What's going on in Addis Ababa tonight

Fighting in Ethiopia: Bloomberg correspondent deported

The latest developments

In the war over the Tigray region in Ethiopia, reports of acts of violence are mounting. The Ethiopian government has for the first time confirmed rape by soldiers and police officers.

The latest developments

  • Ethiopia has deported the Irish Bloomberg reporter Simon Marks. The news agency reported on Saturday (May 22nd). Marks, who had also reported from the civil war region of Tigray, was therefore put on a plane to Brussels from the capital Addis Ababa on Thursday. Previously, he had been interviewed for eight hours. In March, the Ethiopian authorities had withdrawn Marks' license to practice in the country after he had returned from the Tigray region.
  • The Ethiopian government confirmed for the first time that police officers and soldiers were involved in rape in the northern region of Tigray in November. 116 people had testified in an investigation that they were victims of sexual violence during a military offensive to take the city of Axum, according to a statement by the Attorney General on Monday (May 10th). According to this, eyewitnesses are said to have also identified federal police officers and soldiers as perpetrators. According to the information, 93 people are said to have died during the fighting on November 27th. Investigations have shown, however, that most of the fatalities were combatants and not civilians, it said. Amnesty International had previously investigated the Axum incident. Amnesty recorded the names of more than 240 people killed and accused Ethiopian and Eritrean troops of having committed war crimes.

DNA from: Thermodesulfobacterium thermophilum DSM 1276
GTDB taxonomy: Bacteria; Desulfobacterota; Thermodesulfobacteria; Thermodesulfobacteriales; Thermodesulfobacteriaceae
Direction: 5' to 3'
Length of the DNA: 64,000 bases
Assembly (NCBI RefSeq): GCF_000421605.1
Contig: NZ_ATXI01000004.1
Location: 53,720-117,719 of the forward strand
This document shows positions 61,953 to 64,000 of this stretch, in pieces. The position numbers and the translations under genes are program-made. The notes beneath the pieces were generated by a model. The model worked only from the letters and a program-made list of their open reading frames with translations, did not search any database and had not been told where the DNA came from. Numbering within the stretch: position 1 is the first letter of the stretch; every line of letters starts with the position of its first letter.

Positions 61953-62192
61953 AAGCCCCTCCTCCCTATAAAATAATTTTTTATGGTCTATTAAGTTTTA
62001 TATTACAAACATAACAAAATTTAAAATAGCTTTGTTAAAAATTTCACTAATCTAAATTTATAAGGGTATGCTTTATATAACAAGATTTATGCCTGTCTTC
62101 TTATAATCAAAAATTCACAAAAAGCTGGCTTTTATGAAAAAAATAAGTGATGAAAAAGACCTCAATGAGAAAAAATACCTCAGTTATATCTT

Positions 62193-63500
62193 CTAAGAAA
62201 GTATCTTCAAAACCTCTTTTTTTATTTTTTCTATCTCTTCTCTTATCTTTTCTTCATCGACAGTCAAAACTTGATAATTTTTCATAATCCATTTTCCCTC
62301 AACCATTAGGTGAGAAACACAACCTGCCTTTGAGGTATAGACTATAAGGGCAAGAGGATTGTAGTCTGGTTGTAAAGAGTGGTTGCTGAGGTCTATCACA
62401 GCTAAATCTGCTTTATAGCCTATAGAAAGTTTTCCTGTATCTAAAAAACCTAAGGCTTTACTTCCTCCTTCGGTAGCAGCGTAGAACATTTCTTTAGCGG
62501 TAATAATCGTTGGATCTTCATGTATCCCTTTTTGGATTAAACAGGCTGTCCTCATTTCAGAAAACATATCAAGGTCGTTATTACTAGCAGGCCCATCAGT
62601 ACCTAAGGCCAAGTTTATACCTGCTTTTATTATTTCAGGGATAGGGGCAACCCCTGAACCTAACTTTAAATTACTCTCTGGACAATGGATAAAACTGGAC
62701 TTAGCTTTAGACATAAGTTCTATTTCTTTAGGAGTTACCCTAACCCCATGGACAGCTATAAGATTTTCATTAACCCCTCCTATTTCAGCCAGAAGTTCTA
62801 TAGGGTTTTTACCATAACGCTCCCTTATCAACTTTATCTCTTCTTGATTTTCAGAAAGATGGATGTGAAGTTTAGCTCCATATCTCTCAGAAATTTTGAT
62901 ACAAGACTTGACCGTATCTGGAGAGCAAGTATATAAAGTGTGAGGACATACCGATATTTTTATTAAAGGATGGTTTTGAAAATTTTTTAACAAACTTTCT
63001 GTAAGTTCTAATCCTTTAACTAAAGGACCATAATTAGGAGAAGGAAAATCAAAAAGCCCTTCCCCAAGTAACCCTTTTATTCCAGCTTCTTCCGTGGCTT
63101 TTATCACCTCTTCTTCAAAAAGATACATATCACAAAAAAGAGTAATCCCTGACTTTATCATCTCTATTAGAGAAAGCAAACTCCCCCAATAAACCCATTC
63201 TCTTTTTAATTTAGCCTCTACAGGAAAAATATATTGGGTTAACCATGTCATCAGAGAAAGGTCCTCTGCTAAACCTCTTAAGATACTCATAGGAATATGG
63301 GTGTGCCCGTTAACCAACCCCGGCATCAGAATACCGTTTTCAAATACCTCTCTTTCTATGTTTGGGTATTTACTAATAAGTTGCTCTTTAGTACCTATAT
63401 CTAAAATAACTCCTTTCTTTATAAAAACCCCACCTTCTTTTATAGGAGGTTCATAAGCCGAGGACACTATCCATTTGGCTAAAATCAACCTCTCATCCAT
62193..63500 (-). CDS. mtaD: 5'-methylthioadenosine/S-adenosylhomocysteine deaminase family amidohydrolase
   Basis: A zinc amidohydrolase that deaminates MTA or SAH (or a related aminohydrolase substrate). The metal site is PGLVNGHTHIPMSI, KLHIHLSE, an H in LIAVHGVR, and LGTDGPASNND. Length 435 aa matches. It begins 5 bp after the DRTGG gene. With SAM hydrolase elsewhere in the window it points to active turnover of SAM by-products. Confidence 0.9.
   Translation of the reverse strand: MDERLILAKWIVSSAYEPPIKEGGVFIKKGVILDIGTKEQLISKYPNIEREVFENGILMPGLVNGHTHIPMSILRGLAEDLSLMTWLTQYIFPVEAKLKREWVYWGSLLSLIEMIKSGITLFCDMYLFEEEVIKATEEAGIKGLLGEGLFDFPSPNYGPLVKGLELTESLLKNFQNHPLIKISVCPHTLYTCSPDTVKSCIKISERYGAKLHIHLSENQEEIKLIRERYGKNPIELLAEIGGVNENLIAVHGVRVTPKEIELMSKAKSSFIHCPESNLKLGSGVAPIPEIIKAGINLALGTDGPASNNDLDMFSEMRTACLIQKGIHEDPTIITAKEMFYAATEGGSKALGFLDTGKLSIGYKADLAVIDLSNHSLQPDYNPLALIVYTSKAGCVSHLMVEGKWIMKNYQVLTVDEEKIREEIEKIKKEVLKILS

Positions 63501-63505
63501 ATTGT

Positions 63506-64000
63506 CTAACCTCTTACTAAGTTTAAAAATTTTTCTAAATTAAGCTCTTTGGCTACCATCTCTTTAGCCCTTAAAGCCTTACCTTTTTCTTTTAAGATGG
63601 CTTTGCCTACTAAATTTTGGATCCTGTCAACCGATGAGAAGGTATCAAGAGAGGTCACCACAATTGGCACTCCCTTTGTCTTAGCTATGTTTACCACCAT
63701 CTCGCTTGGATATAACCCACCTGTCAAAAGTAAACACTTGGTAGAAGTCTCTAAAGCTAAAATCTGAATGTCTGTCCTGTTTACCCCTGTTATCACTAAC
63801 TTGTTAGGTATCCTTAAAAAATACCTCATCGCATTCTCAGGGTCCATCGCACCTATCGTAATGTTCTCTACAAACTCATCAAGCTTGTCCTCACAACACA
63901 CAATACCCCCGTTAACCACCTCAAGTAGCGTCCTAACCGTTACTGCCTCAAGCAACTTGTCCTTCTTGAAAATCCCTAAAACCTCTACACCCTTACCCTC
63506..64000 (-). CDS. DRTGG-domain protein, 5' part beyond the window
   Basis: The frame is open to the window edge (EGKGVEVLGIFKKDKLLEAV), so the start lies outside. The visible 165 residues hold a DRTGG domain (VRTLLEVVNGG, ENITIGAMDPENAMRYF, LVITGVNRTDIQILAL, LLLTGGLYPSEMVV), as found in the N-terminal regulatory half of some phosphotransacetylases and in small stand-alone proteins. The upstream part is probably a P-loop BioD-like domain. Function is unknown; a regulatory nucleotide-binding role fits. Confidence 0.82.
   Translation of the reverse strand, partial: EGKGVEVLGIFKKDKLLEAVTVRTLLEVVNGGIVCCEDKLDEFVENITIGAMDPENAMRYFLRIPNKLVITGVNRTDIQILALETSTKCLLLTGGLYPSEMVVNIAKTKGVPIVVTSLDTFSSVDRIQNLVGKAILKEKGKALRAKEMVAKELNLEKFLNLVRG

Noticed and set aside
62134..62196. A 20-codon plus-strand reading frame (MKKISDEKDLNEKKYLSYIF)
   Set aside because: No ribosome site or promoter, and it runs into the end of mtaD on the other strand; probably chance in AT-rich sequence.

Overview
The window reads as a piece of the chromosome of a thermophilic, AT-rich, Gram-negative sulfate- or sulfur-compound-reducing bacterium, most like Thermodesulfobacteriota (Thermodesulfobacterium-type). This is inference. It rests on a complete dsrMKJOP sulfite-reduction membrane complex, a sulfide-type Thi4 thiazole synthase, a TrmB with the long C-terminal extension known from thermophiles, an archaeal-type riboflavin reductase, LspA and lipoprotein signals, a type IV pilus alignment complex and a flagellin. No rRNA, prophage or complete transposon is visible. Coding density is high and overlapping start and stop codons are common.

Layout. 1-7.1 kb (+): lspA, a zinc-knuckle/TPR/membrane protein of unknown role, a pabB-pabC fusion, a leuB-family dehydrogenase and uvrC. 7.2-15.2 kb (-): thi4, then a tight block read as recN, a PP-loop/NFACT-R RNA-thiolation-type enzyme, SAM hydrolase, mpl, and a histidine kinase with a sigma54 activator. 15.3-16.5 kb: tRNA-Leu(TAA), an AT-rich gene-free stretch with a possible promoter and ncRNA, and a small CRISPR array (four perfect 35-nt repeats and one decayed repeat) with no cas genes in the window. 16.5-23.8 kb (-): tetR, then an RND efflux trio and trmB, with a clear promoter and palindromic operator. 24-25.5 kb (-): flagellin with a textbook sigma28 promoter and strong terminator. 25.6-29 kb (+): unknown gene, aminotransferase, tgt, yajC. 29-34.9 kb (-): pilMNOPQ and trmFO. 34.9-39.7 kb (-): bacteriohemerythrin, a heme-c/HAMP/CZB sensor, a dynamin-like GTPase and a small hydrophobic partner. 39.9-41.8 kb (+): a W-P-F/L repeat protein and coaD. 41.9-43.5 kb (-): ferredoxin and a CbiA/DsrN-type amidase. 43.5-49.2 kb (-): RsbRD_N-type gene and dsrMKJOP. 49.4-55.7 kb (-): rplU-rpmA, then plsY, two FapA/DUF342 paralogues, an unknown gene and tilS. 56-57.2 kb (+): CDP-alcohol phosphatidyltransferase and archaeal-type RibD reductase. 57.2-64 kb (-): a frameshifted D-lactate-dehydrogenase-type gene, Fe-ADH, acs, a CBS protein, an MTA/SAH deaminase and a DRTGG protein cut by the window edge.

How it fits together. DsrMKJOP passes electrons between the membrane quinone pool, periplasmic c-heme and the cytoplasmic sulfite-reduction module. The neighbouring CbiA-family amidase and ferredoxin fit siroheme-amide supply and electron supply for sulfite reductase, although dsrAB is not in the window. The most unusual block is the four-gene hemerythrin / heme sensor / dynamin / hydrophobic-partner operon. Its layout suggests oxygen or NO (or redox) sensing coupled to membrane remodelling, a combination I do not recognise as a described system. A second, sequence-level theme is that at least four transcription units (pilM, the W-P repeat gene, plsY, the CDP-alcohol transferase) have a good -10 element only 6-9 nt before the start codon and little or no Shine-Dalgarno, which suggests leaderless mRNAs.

• In western Ethiopia, an armed group is said to have taken control of an area of ​​around 25,000 people on the border with Sudan. The group has been in full control of the area in the Benishangul-Gumuz region since Monday, the Ethiopian Commission on Human Rights (EHRC) announced on Thursday (April 22nd) on Facebook. According to this, refugee civilians are said to have reported looting. Administrative staff and local security guards are said to have fled the group. The EHRC is also investigating reports that civilians have been killed and officials abducted. Security forces are said to be on the way to the crisis area to reinforce the local police. It is currently unclear who exactly is behind the attacks.